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Flashcards in Chapter 6 Deck (126):
0

What is the main purpose of Congress?

Make Laws

1

Is Congress Bicameral of Unicameral?

Bicameral

2

What are the two sections of Congress?

1. Senate
2. House

3

How long is a Congressional Term in the House?

2 years

4

The House of Reps is the upper or lower part of Congress?

Lower

5

How many members are in the House?

435

6

What is House membership based on?

Population

7

What is EVERY state guaranteed in the House?

At least 1 member

8

How often can the Census Bureau change the House "rules"?

Every 10 years

9

What is reapportionment?

Readjusting Congressional seats

10

Who decides the number of Congressmen?

Congress

11

Who divides the people for Congress?

The state

12

What Supreme Court case ruled "equal population" in 1964?

Wesberry vs. Sanders

13

What is gerrymandering?

A political party that's in charge of the State Legislature will draw the districts so their political party has the advantage.

14

How many members are up for reelection every two years?

ALL members

15

How many term limits are there?

None

16

What are the qualifications to be a member of the House?

1. 25 years old
2. US citizen for 7 years
3. Resident of the state you represent

17

Who is the Presiding Officer in the House?

The Speaker of the House

18

How is the Speaker chosen?

1. He must be a member of the House
2. He is chosen among the members

19

Who is the current S.o.t.H.?

John Boehner (R) from Ohio

20

What 3 men from TN served as the S.o.t.H.?

1. John Bell (Whig) 1830s
2. James K. Polk (D) 1840s
3. Joseph Burns (D) 1930s

21

What house is the Upper House of Congress?

Senate

22

How many members does every state have?

2, equaling 100 total members

23

How long are the Senate's terms?

6 years

24

How many Senators are up for reelection every 2 years?

1/3

25

What did the -7th amendment say regarding Congress?

Senators are chosen by the people

26

What are the qualifications for Senators?

1. 30 years old
2. US citizen for 10 years
3. Inhabitant of the state they're running for

27

Who is the Presiding Officer of the Senate?

Vice President

28

Who is the Presiding Officer when the VP is not present?

President Pro Tempore

29

The President Pro Tempore is the senior member of what?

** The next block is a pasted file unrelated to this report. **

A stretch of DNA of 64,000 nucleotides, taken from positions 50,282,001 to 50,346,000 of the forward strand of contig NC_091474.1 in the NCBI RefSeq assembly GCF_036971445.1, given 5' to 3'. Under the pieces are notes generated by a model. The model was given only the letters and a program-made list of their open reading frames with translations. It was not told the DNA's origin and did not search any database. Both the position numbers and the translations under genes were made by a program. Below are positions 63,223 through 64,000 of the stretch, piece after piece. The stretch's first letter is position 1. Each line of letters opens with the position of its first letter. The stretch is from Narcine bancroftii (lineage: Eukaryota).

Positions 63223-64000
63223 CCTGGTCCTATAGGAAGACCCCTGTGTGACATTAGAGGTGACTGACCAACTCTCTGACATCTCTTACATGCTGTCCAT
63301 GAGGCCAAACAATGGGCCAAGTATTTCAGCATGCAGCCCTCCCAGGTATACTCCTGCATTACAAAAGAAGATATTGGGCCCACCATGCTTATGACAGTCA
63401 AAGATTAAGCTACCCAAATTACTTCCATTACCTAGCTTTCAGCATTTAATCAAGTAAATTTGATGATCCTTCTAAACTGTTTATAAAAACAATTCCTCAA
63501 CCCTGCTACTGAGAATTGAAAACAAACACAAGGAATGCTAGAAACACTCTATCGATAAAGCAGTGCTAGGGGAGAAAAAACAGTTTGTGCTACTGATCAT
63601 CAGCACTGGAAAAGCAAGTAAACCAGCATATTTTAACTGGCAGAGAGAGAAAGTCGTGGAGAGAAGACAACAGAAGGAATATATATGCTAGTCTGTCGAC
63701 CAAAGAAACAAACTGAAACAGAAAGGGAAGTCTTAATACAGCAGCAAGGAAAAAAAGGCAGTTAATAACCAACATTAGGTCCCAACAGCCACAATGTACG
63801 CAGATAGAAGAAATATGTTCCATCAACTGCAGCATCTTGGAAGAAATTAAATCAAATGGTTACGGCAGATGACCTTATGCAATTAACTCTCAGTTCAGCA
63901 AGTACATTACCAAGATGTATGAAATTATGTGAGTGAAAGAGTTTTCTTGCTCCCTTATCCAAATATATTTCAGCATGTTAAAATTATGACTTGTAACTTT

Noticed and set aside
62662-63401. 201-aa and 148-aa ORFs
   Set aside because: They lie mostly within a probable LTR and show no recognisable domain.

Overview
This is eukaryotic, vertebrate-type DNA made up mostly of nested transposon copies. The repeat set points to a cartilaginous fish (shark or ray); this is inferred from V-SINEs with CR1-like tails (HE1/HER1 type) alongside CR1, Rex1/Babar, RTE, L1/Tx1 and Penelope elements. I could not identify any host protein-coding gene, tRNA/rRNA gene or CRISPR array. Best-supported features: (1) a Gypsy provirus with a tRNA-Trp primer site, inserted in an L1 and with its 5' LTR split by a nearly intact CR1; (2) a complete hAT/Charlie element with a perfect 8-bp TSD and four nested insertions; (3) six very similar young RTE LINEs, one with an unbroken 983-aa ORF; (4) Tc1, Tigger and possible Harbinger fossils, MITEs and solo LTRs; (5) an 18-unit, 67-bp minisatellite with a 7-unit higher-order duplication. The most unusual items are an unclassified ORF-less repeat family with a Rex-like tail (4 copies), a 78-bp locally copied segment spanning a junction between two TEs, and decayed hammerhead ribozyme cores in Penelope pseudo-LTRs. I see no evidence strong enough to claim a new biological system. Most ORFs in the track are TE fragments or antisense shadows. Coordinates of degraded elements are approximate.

The majority party

30

Who is the current President Pro Tempore?

Patrick Leahy (D) from Vermont

31

Who are the 4 men from TN who have served as President Pro Tempore?

1. Joseph Anderson (R) 1880s
2. Hugh Lawson White (Whig) 1830s
3. Isham Harris (D) 1890s
4. Kenneth Mckellar (D) 1930s

32

What are the Congressional Duties?

1. Legislator
2. Committee Member
3. Represent their constituents
4. Servants of their constituents
5. Politicians

33

What do legislators do?

Make laws

34

What do Committee Members do?

Certain committees deal with certain issues

35

By representing their constituents, Congressmen represent what?

The people's needs

36

By being servants of their constituents, Congressmen are what?

There to help the people at home

37

What are the 4 voting options?

1. Trustee
2. Delegate
3. Partisan
4. Politico

38

What is a Trustee Vote?

Voting with your own judgement

39

What is a Delegated Vote?

Voting the way the people want you to vote

40

What is a Partisan Vote?

Voting the way your party votes

41

What is a Politico Vote?

Using all three options

42

What 8 things do Congressmen get as compensation?

1. $174,000 a year
2. Free medical care
3. Free parking in DC
4. Free travel
5. Receive money for an office in their state
6. Retirement/Pension plan
7. Free mailing (franking privilege)
8. Cannot be arrested while Congress is in session

43

What 3 ways can you avoid constituent pressure?

1. Vote both ways on a bill
2. Be absent during the vote
3. Use the different types of voting

44

What are the different types of voting?

1. Voice Vote
2. Division Vote
3. "Passing in front of the Teller"
4. Roll-Call Vote

45

What is patronage?

Efforts to help constituents by personally providing jobs, public works or benefits, as a favor.

46

What is the "Pork Barrel" Legislation?

Bills composed of items of patronage, named and located in specific districts.

47

What is a Private Bill?

Proposal to grant some kind of relief, special privilege or exemption to the person named in the bill.

48

Who is an example of a Private Bill?

Dolly Madison

49

What are the 7 Responsibilities of Congress?

1. Statutes (laws)
2. Oversight of Investigation
3. Oversight of Citizens
4. Advice and Consent
5. Debate
6. Direct Committee Government
7. Legislative Veto

50

What are the 4 Acts for Statutes?

1. Authorization Acts
2. Revenue Acts
3. Appropriation Acts
4. Private Acts

51

What are the Authorization Acts?

Giving the government power to do something

52

What are the Revenue Acts?

Raising money (taxes)

53

What are the Appropriation Acts?

Spending of money

54

What are the Private Acts?

The Private Bills

55

What three things fall under Oversight of Administration?

1. Hearings
2. Investigations
3. Supervision-Lobbyists

56

What are hearings?

An inquiry conducted by Congress to build a record on a specific bill, already introduced.

57

What is an investigation?

Authorization by Congress for a committee to examine a broad area, or problem, rather than a specific bill.

58

What is the most current investigation?

Ebola Virus

59

What are the Supervision-Lobbiests?

People who represent an industry or group who tries to persuade Congressmen.

60

What is an example of a Lobbiest?

National Rifle Association

61

What are the two parts of the Oversight if Citizens?

1. Hearings
2. Investigations

62

What is an example of the Oversight of Citizens and what did that do?

House of UnAmerican Activities Committee- looked for communists in America

63

What must the Senate do under Advice and Consent?

MUST approve ALL presidential appointments and treaties

64

Under Debate, what can any Congressman do?

Have the freedom to debate any issue without fear of being arrested

65

What is the Direct Committee Government?